What lessons did you learn from the recently organised town hall meeting by the House and what were the challenges in your constituency as relayed by your people?

Let me start by saying that for every public forum or interaction that has to do with the populace, there will always be a lot to learn about the disposition of people to your activities and those of the government, your representation. I think that relating with the people on a day-to-day or quarterly basis can never really be enough especially being that you are holding power in proxy. I think the lesson is majorly that you should never be far away from the people, no matter what. A lot of commendations were there for me in respect of the fact that my first tenure was basically successful because I was always there for the people. You know it is an easy thing for political office holders to alienate themselves from the people once they assume office. A big lesson to learn is that it could be centralised, institutionalised or become compulsory that every representative must relate with the people they represent. The town hall meeting was a big one, a very strong initiative from the Speaker for which we all are very grateful that once in a year, prior to the commencement of activities that lead to the annual budget, people must be consulted to ask for their input, feel their pulse, and know what they feel the state should be doing which it is not doing. The interaction was successful. And for the challenges, they are virtually same all over the state, except for certain peculiar areas; the issues of roads, deficit of infrastructure, electricity and sundry other issues and I think the people are not asking for too much. Much as I agree that government cannot always have enough finds, I think that it is an eye opener that we must be able to, specifically, in the face of paucity of funds, direct available funds to critical areas of needs of our people. To determine these critical areas, you must section with the people and jaw-jaw with them. That is what this interaction has done for us.

You are now the chairman, House Committee on Education of the House. What is your committee bringing to the table in respect of education in Lagos State?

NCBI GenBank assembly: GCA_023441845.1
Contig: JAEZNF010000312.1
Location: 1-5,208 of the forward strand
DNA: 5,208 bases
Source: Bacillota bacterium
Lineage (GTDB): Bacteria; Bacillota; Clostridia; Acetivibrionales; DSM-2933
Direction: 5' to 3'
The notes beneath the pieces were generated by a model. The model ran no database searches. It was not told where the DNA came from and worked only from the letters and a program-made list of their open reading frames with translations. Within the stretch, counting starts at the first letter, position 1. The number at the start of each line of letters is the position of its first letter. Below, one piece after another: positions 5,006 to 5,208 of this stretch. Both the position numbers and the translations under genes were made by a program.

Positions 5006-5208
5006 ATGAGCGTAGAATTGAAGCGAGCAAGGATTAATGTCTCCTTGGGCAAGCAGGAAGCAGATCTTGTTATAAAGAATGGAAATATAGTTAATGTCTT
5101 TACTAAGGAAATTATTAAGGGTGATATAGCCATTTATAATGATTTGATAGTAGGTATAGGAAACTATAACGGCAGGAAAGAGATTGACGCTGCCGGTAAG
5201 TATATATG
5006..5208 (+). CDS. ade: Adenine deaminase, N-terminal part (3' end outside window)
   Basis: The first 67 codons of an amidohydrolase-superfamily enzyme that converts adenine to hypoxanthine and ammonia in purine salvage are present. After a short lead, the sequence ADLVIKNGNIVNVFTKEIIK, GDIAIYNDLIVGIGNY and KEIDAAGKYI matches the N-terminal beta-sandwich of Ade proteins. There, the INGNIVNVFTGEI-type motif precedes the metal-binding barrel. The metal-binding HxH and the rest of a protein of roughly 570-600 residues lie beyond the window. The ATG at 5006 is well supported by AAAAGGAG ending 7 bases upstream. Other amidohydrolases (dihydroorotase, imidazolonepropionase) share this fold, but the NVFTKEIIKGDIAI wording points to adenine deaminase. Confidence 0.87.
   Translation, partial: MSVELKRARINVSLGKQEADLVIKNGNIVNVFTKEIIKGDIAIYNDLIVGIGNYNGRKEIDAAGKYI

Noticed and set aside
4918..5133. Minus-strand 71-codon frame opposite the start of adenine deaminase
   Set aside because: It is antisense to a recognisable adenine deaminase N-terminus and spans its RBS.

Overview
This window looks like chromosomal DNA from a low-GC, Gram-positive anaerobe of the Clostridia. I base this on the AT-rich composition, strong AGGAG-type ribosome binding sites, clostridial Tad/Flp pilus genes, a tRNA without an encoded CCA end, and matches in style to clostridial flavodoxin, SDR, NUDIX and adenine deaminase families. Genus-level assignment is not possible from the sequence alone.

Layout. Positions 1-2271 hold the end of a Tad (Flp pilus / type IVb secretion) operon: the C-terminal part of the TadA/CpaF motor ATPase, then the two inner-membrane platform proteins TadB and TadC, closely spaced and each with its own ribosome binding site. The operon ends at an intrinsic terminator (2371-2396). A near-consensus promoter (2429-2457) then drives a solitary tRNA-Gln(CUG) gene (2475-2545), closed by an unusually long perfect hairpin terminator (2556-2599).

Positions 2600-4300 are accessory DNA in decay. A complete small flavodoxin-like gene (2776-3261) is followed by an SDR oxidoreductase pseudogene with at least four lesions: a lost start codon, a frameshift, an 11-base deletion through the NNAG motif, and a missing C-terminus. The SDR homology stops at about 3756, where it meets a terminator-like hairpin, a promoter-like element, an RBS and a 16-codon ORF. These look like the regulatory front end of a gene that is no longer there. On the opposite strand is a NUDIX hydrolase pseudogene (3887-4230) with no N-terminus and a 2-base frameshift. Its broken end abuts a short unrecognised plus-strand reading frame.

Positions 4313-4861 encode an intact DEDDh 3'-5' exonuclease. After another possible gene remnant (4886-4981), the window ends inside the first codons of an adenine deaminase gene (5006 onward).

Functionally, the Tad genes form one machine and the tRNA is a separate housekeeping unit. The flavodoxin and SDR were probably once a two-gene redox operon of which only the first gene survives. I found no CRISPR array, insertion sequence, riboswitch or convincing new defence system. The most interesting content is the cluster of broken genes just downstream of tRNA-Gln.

I have the privilege of having served as a member of the Education Committee of the last Assembly. And with the benefit of that experience and being an educationist myself, I know that there is a lot much more we can do in the education sector of our state. I think we need to look at critical areas of quality education which I strongly know can be enhanced. I know that the government cannot do it all. And therefore, we must address the decay in infrastructure in education. The government of the state is enormously investing in infrastructure in education in the area of building of schools, providing furniture, training of teachers to enhance teaching as well as providing the right environment. But I think there is still much to be done. Education is the bedrock of development-social, economic and others. And if you get it right in education, the future of our kids and nation would be adequately secured. That is why I think there must not be difference in standard, in quality of education anywhere in the state. The schools in the rural areas of the state must not be different in standard from the schools in the urban areas. We must encourage our teachers to want to work in any part of the state and detest situations where you have a drift of teachers from the rural to the urban area. There must be incentive for our teachers to work in the rural areas. Of course, we have the Education Endowment Fund. There is paucity of fun, no doubt, so what can we do with our endowment fund? We must look at that area and ensure that our schools wear a new look, the teachers are inspired, the children are happy to learn. And, of course, I also wish we would also have very good atmosphere in all our tertiary institutions including at the Lagos State University which is now regarded as crisis-filled. I think we can do a whole lot more to ensure enhanced co-existence between the authorities of LASU and the various unions. These are some things to make sure that our children graduate when they should and make sure that certificates are ready when they should be ready as well as ensure that issues of missing scripts are stopped. We would be doing all these in the course of our oversight functions. We would also look at all our laws setting up the various tertiary institutions and see where there is need for amendment, and of course, we won’t be doing this in isolation but in cooperation with the executive arm of government and institutions concerned. I hate to use the word ‘disabled’, but we must look at the area of people with special needs. Apart from the school for the blind, I am not sure that the government has consciously created a school for people with special needs. I think we should also be looking at that area since they are part of our society. We would look at the area of discipline, funding, infrastructure, and not fail to encourage the private sector to also invest in the education of our state. They say they have been overburdened with corporate social responsibility, but we still feel that they, and good-spirited people should still come up and assist. These are some of the things we are bringing in and we pray they lead to tremendous improvements.